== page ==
Goatriders of the Apocalypse

Cubs 101 - Pt. 49 - McStiff Eats Ass

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It is possible that someone out here today isn't familiar with the notion of "McStiff Eats Ass".  It was coined initially by our good friend Fork Lift, and I look forward to his contribution later on in this chapter.  Simply put, it refers to the listless attitude and meager contribution that one Fred McGriff provided for us, loyal die-hard Cub fans, starting with his initial acquisition by GM Andy MacPhail prior to the end of the 2001 season.  First, though, we must present the surprising success of the 2001 Cubs as background for the ass eating that in all likelihood was our eventual demise that year.

The 1999 and 2000 seasons were best known for the miserable pitching that more than cancelled out a fairly strong (and most likely steroid-fueled) offensive display by Sammy Sosa and his supporting cast.  The media, which loves nothing more than recycling themes, basically presented the entire Cubs roster as the supporting cast for the defending NL homer champ Sosa, a lot like they loved to refer to Michael Jordan's teammates as his 'supporting cast' in the previous decade.  The Cubs could and would score runs in 2001, but after the staff ERA's of well over 5 the previous two years, which led to our flirting with the 100-loss mark, Cub fan hopes were typical.  The more optimistic called for a pennant, as they did every year.  The more pessimistic just wanted to win more than 70.

2001 proved to be the first full year for Kerry Wood since his 1999 elbow surgery.  Jon Lieber and Kevin Tapani also came back, along with young, wacky Julian Tavarez and newly acquired Jason Bere, who was a promising prospect with the Red Sox until injuries slowed him.  This was our unspectacular rotation, which unfortunately was far and away the STRENGTH of our pitching staff.  The Cubs bullpen the past two years was beyond abysmal, actually I grasp for words to describe its utter lack of quality.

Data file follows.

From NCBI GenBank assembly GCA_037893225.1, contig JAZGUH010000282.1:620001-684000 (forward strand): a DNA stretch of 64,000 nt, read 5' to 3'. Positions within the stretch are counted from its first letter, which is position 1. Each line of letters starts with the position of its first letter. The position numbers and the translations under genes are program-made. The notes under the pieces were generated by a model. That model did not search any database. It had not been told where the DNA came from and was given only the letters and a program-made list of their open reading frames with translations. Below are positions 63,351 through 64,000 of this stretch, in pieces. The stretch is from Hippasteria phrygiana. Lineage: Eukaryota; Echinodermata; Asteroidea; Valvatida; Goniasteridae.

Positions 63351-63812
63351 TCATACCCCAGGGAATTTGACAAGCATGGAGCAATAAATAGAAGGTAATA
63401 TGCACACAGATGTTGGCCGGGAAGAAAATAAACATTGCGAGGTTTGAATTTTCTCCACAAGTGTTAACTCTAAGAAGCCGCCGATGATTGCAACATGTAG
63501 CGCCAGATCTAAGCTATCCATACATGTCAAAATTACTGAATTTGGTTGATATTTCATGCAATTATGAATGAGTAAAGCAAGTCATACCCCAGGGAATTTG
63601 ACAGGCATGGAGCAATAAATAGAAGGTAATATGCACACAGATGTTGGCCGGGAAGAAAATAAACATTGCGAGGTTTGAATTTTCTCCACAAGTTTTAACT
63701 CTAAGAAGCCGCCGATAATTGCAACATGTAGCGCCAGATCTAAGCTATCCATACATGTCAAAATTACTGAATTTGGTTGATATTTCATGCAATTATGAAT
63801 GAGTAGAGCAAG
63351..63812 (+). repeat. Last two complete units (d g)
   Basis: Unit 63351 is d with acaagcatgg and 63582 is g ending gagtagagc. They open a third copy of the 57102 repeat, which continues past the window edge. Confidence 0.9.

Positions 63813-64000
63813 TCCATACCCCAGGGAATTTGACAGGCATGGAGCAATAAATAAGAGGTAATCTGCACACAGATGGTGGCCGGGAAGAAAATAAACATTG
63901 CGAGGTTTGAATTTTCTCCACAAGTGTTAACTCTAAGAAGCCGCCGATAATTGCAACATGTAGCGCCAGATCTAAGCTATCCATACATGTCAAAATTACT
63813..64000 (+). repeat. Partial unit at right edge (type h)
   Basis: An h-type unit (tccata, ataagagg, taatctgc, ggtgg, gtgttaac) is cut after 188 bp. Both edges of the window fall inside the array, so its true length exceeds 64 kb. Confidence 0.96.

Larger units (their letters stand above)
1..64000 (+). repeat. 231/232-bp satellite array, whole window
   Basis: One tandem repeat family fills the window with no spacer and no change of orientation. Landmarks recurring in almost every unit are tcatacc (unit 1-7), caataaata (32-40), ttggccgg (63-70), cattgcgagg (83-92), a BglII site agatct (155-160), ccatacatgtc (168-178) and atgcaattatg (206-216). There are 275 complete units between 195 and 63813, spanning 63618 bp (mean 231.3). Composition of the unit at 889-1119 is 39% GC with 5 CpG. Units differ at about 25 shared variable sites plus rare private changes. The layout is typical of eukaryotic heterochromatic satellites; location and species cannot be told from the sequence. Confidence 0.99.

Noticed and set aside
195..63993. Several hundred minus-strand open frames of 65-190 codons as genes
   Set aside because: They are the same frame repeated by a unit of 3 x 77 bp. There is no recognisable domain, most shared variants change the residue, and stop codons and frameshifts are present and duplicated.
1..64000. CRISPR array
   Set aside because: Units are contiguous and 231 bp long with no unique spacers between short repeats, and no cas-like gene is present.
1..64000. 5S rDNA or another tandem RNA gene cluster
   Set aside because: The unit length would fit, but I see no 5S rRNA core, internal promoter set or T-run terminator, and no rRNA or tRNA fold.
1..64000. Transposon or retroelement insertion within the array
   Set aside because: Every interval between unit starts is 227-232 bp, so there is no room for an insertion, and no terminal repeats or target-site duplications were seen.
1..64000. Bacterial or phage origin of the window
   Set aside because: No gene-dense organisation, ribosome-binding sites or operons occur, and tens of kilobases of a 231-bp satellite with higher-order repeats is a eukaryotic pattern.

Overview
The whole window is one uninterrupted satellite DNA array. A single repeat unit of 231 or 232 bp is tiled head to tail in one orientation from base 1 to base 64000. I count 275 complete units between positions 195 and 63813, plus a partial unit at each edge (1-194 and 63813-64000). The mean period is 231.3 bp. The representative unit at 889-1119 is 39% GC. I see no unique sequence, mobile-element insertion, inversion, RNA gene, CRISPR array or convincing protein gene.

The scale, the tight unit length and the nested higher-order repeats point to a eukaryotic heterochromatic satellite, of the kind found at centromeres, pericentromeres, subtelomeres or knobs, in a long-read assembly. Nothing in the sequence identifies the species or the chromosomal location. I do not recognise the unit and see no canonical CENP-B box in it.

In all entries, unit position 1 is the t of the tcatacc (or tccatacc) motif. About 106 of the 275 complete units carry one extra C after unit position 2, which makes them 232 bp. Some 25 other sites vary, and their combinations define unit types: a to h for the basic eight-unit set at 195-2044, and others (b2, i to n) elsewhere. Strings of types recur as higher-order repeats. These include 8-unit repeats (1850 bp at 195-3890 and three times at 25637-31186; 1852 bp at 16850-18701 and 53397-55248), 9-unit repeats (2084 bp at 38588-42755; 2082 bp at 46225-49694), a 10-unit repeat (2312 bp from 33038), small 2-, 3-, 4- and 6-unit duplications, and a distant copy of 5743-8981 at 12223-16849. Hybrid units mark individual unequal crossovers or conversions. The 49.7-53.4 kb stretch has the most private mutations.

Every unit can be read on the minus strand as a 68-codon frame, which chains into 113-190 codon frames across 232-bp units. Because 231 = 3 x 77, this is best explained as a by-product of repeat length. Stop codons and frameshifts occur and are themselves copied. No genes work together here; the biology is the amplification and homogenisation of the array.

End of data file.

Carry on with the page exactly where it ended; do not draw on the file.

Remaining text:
Baseball, as does life, occassionally provides us with surprises, and when the Chicago Cubs of the National Baseball League rolled out an unstoppable 7th-8th-9th inning relief tandem the first two-thirds of 2001, nobody could have been more surprised than I.  Surprising because it was built with spare parts that nobody wanted; the lame, infirtm, has-beens and never-wasses.  Our crack 7th inning guy was Kyle #44, Cap'n Tightpants, Kyle "Rottweiler" Farnsworth, a man who before this time never even hinted at an ability to throw balls in strike zones.  Our 8th inning anchor was Jeff Fassero, a former starting pitcher of modest ability who truly personnified the label "journeyman".  Our closer was Tom Gordon, of whom Stephen King wrote about, because he was formerly the star closer for the Red Sox, before arm problems laid him low. 

But even more improbable than Gordon, Fassero, and Cap'n Tightpants was our long reliever, one Todd Van Poppel, a name and a man synonymous with "first round bust" and "wasted potential".  Before landing here that year in a last-ditch gesture of non-roster futility, he managed to piss away chances in most of the cities in the AL.  In 2001, with us, he posted a 4-1 record with a 2.52 ERA in 59 games pitched.  This sounds like a decent season, true.  But for a man who we invited to Spring Training the year before as one of about three dozen "non-rosters" in a desperate act to find ANYONE who could stand on a pitcher's mound without shatting himself, this was ROI above and beyond anyone's dreams.